#1 Thing you Need for a Good Crisis Communications Response.

“A great band is more than just some people working together.
It's like a highly specialized army unit, or a winning sports team. A unique combination of elements that becomes stronger together than apart.”

-- Steven Van Zandt

READY..jpg

When in concert, Steven Van Zandt plays guitar. Off-stage, he writes and arranges songs, produces albums and film/TV projects, acts, runs a foundation, and hosts a nationally syndicated radio show, among other things. But on-stage, he’s responsible for playing lead guitar.

We know that’s his job, he knows that’s his job -- and he’s great at it. And because he’s focused on his role and responsibilities (and not anyone else’s), is talented, and knows where the band is heading from the start of a concert to the end, he is in a position to add to the band’s success.

This idea holds true for any group of people working together. Musical groups… sports teams… military units… and crisis communications teams. If you want successful crisis communications outcomes, you must define your crisis communications team BEFORE crisis hits. 

Team members must:

  • Know they’re on the team
  • Know their roles
  • Understand their responsibilities
  • Recognize their fellow team members and what
    each of them brings to the group

1. As you pull your crisis “band” together, start by making a list of necessary roles. This list likely will include:

  • Crisis communications team lead
  • Spokesperson
  • Media relations lead
  • Social media lead
  • Employee relations/HR lead/liaison
  • Customer service liaison
  • Legal counsel

Depending on your organization, you may also choose to include roles like:

  • Board of directors relations/liaison
  • Security lead
  • Facilities liaison
“Leads” are in charge. Their responsibilities are clear: to be accountable for outcomes. Some leads will have internal resources and consultants reporting to them, others may be individual contributors.

“Liaisons” connect your crisis communications team to other important groups within the organization. They are responsible for two-way communications with these groups -- sharing messages that come out of the crisis communications team, and sharing insights/reactions from their groups back with the crisis communications team.


2.  Once you’ve developed your list of team roles, then assign individuals to serve in those roles. Always start with the roles first -- then link names to each. Note, some team members may have more than one role, but all roles have only one person assigned.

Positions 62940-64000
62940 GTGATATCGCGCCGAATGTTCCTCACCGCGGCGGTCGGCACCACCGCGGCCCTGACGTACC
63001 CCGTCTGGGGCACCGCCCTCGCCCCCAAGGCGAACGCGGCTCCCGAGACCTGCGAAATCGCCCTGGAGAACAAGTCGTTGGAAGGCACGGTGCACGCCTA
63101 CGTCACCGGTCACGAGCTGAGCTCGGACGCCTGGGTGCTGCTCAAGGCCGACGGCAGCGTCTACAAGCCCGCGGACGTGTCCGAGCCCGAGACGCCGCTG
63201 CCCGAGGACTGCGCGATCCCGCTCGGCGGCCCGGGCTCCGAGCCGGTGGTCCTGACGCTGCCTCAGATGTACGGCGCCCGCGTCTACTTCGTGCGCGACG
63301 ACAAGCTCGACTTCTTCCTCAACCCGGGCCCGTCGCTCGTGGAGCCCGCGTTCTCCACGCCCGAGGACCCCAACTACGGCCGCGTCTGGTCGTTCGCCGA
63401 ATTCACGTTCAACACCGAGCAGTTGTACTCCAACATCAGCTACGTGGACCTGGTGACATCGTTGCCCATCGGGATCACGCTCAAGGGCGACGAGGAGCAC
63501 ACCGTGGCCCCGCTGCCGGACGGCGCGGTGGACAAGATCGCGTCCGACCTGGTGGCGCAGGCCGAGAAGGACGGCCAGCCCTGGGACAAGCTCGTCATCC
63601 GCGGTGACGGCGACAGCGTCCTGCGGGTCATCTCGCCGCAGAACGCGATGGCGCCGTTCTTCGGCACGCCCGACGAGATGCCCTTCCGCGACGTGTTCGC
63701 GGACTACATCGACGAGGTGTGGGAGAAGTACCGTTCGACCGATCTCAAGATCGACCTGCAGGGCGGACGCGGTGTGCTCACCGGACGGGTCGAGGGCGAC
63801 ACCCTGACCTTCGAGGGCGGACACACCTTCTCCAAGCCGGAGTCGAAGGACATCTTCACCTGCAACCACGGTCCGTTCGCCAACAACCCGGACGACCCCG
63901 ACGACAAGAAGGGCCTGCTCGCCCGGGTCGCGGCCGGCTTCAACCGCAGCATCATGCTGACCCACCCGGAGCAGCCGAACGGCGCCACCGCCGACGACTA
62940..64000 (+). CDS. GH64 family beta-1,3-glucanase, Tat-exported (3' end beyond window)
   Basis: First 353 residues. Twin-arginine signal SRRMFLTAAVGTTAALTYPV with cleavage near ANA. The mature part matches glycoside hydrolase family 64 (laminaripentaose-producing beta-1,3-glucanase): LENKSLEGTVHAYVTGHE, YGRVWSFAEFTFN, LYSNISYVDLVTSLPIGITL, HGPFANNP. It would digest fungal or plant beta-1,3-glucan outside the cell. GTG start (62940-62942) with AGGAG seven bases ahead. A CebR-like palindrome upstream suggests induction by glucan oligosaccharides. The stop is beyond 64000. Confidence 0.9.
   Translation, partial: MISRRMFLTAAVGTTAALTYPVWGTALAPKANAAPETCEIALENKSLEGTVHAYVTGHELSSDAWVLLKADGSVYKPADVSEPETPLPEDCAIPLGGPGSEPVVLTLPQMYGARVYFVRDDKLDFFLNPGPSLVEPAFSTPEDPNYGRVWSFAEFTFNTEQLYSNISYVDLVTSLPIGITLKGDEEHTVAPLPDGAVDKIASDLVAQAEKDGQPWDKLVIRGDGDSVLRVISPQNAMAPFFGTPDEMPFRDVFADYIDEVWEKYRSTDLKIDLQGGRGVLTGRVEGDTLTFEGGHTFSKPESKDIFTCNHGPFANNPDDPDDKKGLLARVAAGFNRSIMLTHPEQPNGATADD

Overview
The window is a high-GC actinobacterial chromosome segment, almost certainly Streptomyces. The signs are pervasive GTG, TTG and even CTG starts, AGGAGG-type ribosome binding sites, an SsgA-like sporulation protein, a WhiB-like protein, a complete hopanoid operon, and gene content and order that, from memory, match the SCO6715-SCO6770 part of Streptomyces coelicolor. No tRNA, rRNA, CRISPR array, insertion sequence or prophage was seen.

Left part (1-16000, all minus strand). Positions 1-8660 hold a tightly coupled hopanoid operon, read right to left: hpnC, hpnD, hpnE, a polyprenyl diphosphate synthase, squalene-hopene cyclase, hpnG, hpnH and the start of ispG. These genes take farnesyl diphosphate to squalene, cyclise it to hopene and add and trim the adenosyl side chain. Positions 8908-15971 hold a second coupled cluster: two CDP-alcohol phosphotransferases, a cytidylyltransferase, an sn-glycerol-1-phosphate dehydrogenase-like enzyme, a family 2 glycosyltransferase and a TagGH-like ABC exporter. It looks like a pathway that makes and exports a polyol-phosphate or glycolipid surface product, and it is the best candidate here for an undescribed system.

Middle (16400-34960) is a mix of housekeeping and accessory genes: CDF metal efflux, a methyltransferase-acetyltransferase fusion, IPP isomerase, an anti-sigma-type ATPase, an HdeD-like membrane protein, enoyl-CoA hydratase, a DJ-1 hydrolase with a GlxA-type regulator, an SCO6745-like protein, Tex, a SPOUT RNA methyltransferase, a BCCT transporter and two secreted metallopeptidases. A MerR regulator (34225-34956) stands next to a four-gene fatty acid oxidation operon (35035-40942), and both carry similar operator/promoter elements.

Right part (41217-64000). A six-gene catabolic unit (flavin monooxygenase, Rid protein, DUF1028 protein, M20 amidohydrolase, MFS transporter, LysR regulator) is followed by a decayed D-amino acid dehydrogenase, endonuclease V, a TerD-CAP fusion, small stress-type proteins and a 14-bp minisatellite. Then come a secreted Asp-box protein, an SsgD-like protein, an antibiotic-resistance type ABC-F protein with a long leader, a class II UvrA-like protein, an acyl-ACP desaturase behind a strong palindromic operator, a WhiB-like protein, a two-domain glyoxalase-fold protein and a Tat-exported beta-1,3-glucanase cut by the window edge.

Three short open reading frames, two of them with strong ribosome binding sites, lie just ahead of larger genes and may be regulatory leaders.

An easy analogy is a soccer team. When on the field, team members assume specific positions, including: center midfielder, right wing, midfielder, goalie, etc. The coach defines the starters, and they take the field first. You also have a bench of qualified players who can jump in when and as needed (but only if the original player has to leave the field). And you have coaching and medical (support) staffs, who are there in case a player needs more help behind-the-scenes. team.jpg

So although each role may have a “back-up” identified (your bench player), that player does not step into a lead or liaison role if the primary team member is active. And when they do step in, they completely understand the spot they’re filling and the responsibilities of that position.

Build your team with this level of clarity, and you avoid well-intentioned team members bumping into each other when in action. Think of kindergarten soccer teams. Cute, but not effective. Kids get better as they understand the concept of playing to position.

 

3. Crisis communications team members don’t receive colorful uniforms. In some organizations, crisis communications team members don’t even know they’re on the team!

So the next crucial step in establishing your team is alerting your team members that they’ve been assigned. Do this before crisis hits. Hold a full team meeting, during which you introduce each team member, his or her role, and review responsibilities.

Have team members ask questions about their roles and others. Work out any confusion and potential overlap in roles.

Get clarity now, before it’s game time. 

In the scheme of crisis communications planning, the #1 most important thing to do well -- define and prepare your team -- is perhaps the toughest. But once you have the positions and the players set, the rest of crisis planning and crisis response is so much easier. All because you’ll have a talented group around you working towards the same end.

Good luck!

 

Topics: Crisis Communications


Posted by Barbara Pierce
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